My second year of university, I told my mother I was going back East and landed at York University because the student residence at The University of Toronto was full. Such a great year of discovery! In that wonderful year of adventure, amidst the discovery of a myriad of things artistic, historical and political, I learned that: Mississauga was not actually a woman named Mrs. Sauga but a place; disrepect of The Sun was not the Vancouver Sun newspaper but a sensational rag that was the butt of many jokes in political science courses; and that I had not actually made it to Eastern Canada.
It took me until this summer to finally make it East. Red sand, plentiful CHEAP lobster, bountiful CHEAP mussels, humungous CHEAP scallops, iconic folk art and the friendliest people I have ever had the good fortune to meet. The Maritimes are shrouded in history. In the streets of downtown Charlottetown, actors strolled the streets in role of the “Fathers of Confederation” and the people who would have been their neighbours and colleagues. Maritimers are proud of their history and patient enough to take the time to tell you their story.
In 1869, Canada passed its first immigration Act and immigration offices were established in Halifax, Saint John, Quebec City, Montreal, Ottawa, Kingston, Toronto and Hamilton. By 1881, Halifax was declared an official port of entry and Pier 2 was built to accommodate trade as well as the comings and goings of immigrants and servicemen and women. Halifax Harbour became the busiest port in Canada. After it was destroyed in the catastrophic Halifax explosion of 1917, it was eventually replaced in 1928 by Pier 21. From 1928 to 1971, more than a million newcomers were welcomed to Canada and close to 500,000 Canadian services personnel were sent off for active duty in World War II. Now Pier 21 has become a museum and the Canadian version of Ellis Island. The tour guides give you a haunting sense of the immigrant/ refugee experience as they entered Canada. My father had an old postcard of the Voldendam. He turned 12 years old en route to Canada and the captain had given him a tour of the bridge and let him inspect the engine room.
Until that point in time, I hadn’t really thought about my paternal grandmother’s experience of arriving from post war Germany with four children under 12 years of age. It opened up a plethora of questions that I wished I had asked her. She lived until 100 years old but that just wasn’t enough time for her story to unfold. I was delighted to discover the research room filled with enthusiastic staff ready to help access information about family history. Of course privacy laws limit access to information without consent but there is a lot of general information that can be accessed. I was able to choose the picture of the ship, add text and send a framed copy from Pier 21.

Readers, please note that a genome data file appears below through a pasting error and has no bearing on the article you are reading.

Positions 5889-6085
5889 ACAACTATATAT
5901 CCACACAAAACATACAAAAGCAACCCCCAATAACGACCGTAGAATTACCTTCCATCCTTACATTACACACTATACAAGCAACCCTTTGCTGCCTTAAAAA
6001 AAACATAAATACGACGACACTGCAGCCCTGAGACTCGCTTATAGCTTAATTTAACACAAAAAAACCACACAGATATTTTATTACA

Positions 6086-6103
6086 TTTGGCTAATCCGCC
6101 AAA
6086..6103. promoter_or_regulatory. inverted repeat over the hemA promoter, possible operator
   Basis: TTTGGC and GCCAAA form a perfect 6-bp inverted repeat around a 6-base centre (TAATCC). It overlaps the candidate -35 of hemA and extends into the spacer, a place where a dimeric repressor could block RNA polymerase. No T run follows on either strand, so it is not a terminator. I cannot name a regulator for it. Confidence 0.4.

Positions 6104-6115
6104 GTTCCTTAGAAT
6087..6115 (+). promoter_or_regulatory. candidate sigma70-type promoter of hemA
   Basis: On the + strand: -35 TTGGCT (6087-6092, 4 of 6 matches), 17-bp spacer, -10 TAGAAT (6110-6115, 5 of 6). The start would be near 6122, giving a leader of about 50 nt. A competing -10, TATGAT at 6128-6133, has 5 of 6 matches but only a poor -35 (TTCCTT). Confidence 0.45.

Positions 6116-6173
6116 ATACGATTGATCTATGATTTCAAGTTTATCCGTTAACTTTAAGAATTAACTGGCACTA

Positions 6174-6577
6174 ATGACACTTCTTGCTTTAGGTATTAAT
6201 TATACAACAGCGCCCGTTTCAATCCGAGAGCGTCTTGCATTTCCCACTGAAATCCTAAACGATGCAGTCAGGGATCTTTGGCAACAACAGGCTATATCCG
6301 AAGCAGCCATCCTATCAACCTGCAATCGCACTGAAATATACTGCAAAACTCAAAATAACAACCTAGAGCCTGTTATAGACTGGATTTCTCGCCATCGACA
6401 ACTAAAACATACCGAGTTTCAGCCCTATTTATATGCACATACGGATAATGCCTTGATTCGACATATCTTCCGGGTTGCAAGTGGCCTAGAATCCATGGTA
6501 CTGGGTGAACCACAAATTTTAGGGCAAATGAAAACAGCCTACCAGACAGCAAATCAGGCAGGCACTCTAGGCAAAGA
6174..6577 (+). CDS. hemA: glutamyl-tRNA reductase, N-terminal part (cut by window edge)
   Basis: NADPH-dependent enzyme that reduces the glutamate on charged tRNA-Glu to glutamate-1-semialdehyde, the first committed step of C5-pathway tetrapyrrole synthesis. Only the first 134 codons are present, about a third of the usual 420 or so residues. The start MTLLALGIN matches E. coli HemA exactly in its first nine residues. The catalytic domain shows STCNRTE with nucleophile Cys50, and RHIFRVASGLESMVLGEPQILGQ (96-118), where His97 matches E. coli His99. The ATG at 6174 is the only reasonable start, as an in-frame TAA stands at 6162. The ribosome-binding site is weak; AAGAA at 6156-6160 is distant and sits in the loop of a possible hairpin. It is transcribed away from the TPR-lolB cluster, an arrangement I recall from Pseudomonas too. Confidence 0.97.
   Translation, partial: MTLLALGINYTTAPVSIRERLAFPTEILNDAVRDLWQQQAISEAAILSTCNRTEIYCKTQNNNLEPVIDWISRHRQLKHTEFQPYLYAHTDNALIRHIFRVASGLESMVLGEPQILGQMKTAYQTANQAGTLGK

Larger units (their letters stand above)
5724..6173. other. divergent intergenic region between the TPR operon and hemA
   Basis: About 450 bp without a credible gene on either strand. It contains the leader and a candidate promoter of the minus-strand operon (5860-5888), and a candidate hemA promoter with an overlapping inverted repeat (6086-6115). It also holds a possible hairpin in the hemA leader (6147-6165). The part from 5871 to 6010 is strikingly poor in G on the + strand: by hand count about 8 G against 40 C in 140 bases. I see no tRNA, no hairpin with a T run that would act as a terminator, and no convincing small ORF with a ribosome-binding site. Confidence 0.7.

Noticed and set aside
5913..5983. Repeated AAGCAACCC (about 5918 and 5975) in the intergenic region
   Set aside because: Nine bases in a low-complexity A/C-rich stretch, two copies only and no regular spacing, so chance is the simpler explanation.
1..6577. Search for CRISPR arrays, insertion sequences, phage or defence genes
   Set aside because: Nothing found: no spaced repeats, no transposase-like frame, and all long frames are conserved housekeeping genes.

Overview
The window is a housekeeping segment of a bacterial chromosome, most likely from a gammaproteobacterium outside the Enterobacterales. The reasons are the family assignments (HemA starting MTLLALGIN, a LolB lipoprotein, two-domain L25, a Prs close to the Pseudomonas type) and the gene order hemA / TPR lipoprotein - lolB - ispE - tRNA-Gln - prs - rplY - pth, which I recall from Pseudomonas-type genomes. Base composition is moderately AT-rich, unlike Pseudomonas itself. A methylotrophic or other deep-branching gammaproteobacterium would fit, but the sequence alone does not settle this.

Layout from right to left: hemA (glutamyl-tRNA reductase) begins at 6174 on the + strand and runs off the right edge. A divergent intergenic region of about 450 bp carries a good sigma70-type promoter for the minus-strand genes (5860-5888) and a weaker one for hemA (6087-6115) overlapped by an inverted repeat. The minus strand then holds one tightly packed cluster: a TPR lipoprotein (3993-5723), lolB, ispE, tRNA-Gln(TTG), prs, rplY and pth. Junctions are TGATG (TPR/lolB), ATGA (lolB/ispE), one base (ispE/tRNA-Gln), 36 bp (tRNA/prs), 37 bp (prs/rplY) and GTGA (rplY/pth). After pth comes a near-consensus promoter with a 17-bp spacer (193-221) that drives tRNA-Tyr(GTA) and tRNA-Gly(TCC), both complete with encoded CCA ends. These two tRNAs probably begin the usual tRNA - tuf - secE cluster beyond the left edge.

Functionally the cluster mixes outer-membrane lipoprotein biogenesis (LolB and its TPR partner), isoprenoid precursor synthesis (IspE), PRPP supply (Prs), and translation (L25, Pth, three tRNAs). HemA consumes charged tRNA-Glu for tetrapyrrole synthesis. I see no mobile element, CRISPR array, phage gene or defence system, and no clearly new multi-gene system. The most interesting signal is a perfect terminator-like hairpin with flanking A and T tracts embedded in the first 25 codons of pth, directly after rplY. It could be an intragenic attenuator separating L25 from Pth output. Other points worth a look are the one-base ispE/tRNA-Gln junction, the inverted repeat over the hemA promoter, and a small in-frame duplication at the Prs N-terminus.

A trip to the bookstore allowed my to access stories and information about the immigrant experience. The girl at the cash register also provided a wealth of information. Initially I picked up Anne Renaud’s book, Pier 21: Stories from Near and Far, because it looked more appropriate for children. However this book includes photographs, medals, excerpts from historical documents and history notes that make it a great source for all ages. It has also opened up a conversation with my father about things that have previously not come up in conversation.
Many of the students in my school live the immigrant experience. They come from countries such as China, Korea, Vietnam, the Philippines and India. For the students born here, they often have better English language proficiency than their parents or grandparents. It brings additional responsibilities and perhaps a sense that their families know less. Many do not know the stories of their parents and grandparents either. I am very much hoping to incorporate reading, writing, listening, speaking and opportunities to represent intergenerational understandings. It certainly opens up a new dimensions to relationships when we have the knowledge of their life experiences that have been instrumental in defining a person’s way of being.